2. A dilatation catheter comprising an elongated flexible tubular body member, a tip member in spaced relation to the distal end of said body member, an inner non-elastic bag secured to the tip member and the distal end of said body member, means to inflate and deflate said bag, an outer elastic bag secured to the tip member and the distal end of said body member operable to inflate in response to inflation of said inner bag and to deflate in response to deflation of said inner bag and to effect compaction of the deflated inner bag, means operable from the proximal end of said body member when the catheter is in place within an artery to reduce the effective diameters of the bags when they are deflated comprising a wire extending through the body member and bags having its distal end secured to the tip member and having its proximal end secured to a winding member and operable by selective rotation of said winding member to rotate the tip member relative to the body member and thereby axially twist and untwist the bags, and an annular fitting attached to the proximal end of the body member, said winding member being in the form of a knob-like handle member threadably and sealingly connected to the proximal end of said fitting when said bags are untwisted and connected in backed-off relation to said fitting when said bags are twisted.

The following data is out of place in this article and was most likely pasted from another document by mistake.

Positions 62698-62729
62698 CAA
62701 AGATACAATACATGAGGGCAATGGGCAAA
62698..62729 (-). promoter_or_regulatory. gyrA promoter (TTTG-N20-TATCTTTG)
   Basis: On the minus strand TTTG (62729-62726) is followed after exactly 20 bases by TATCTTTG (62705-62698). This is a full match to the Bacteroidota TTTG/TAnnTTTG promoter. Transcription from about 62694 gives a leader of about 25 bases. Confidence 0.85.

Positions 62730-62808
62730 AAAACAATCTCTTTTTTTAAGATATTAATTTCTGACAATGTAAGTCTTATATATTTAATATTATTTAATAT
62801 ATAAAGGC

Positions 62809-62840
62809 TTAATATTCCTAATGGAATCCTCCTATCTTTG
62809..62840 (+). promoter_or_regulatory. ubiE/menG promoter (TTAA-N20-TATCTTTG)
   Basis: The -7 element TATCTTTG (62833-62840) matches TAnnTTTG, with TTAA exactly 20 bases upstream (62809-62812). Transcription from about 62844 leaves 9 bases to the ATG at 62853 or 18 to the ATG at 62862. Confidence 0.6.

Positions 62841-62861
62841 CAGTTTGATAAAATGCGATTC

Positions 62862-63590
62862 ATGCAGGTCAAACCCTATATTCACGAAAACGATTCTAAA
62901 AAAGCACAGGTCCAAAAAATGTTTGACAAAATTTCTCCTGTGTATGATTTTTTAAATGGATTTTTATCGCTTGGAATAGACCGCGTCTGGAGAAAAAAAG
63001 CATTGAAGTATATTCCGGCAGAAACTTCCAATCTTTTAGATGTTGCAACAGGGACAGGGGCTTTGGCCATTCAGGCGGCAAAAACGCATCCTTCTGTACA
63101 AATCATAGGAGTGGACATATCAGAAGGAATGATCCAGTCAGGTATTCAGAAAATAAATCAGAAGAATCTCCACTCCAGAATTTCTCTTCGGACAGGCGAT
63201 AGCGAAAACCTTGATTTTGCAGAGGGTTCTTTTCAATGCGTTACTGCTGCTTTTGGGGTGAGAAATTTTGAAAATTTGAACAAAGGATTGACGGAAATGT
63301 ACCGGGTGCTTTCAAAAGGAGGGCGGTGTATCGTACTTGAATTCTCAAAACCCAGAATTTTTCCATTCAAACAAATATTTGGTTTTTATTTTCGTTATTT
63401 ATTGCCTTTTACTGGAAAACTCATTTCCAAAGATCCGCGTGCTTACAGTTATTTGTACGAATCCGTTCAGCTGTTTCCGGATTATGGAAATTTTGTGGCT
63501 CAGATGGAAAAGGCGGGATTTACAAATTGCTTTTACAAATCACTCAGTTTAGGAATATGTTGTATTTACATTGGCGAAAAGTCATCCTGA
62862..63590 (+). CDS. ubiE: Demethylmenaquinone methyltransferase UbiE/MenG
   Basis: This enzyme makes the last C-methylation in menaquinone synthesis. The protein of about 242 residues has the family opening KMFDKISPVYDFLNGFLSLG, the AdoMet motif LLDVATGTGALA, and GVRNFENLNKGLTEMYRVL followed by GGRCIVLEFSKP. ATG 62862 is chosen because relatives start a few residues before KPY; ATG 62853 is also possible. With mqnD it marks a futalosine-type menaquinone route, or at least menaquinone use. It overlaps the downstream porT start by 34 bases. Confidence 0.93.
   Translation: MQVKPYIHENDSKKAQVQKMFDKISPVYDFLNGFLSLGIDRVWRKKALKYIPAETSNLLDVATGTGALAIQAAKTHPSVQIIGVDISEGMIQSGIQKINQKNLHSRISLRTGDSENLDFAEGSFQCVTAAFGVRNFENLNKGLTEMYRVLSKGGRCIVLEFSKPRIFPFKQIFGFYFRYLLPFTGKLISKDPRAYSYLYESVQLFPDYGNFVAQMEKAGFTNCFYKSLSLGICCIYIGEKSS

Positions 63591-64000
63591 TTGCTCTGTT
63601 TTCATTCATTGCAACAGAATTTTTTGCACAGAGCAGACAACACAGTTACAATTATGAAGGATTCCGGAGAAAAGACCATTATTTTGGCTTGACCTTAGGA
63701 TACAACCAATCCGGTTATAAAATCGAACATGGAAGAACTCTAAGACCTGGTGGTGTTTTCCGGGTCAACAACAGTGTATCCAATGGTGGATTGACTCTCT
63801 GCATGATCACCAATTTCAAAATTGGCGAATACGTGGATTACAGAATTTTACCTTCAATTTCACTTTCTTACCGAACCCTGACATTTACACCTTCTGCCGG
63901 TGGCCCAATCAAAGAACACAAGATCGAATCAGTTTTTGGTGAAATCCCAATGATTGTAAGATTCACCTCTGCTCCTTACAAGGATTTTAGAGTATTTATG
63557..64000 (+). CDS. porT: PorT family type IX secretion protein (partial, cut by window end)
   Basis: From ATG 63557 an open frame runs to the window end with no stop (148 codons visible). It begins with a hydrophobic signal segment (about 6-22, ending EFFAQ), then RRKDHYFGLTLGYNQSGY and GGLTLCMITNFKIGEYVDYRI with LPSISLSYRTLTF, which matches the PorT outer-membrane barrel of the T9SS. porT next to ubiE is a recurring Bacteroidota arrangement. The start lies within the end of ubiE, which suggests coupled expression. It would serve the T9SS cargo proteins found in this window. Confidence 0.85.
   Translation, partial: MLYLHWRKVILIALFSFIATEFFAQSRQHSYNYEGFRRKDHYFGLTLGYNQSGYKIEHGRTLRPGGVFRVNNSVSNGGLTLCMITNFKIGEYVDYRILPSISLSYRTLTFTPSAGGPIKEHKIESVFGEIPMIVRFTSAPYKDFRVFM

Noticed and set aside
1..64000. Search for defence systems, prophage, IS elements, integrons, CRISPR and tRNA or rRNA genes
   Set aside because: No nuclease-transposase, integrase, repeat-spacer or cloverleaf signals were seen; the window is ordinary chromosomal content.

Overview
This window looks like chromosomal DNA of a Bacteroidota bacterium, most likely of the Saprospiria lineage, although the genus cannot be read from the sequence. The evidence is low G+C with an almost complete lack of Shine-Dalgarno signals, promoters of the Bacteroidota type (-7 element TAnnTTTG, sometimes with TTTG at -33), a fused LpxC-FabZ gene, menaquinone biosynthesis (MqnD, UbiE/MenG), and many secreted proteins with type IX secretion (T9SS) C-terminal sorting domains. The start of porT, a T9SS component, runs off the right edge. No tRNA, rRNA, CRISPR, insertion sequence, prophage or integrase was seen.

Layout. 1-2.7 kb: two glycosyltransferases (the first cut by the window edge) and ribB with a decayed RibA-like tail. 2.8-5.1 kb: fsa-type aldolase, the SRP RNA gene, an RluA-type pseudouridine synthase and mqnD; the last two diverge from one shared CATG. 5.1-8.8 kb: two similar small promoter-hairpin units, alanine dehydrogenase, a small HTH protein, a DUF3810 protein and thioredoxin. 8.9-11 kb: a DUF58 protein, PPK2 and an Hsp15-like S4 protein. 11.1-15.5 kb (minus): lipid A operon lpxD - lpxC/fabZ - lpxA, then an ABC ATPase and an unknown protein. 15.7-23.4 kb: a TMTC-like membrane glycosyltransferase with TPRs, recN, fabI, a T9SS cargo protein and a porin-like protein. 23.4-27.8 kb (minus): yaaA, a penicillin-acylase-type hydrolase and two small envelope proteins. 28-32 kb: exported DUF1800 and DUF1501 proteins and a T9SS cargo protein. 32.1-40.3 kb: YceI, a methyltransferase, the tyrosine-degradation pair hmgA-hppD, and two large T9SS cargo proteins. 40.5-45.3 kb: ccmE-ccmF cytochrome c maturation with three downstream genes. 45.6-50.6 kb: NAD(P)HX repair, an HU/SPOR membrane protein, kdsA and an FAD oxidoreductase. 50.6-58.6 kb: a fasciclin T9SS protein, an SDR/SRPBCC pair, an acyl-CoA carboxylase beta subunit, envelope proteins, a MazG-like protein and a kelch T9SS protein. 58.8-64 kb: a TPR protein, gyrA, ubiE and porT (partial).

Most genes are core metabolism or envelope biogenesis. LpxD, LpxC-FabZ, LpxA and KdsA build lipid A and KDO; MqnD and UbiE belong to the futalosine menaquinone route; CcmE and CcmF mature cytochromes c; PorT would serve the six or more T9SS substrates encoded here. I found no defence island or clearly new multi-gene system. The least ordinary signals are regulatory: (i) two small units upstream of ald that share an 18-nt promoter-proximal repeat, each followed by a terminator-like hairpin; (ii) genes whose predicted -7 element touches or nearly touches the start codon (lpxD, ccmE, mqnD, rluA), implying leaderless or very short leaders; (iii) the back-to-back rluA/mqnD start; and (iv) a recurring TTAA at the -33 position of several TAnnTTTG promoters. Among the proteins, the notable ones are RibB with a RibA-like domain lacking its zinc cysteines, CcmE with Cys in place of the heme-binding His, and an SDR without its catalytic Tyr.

Referenced Cited

U.S. Patent Documents

2616429 November 1952 Merenlender
2688329 September 1954 Wallace
3426744 February 1969 Ball
3799172 March 1974 Szpur
3837347 September 1974 Tower
3996938 December 14, 1976 Clark
4046151 September 6, 1977 Rose
4105022 August 8, 1978 Antoshkiw et al.
4261339 April 14, 1981 Hanson et al.

Foreign Patent Documents

512456 September 1939 GBX

Patent History

Patent number: 4608984
Type: Grant
Filed: Apr 9, 1982
Date of Patent: Sep 2, 1986
Inventor: Thomas J. Fogarty (Palo Alto, CA)
Primary Examiner: Michael H. Thaler
Law Firm: Limbach, Limbach & Sutton
Application Number: 6/366,932

Classifications

Current U.S. Class: 128/344; 128/3481
International Classification: A61M 2902;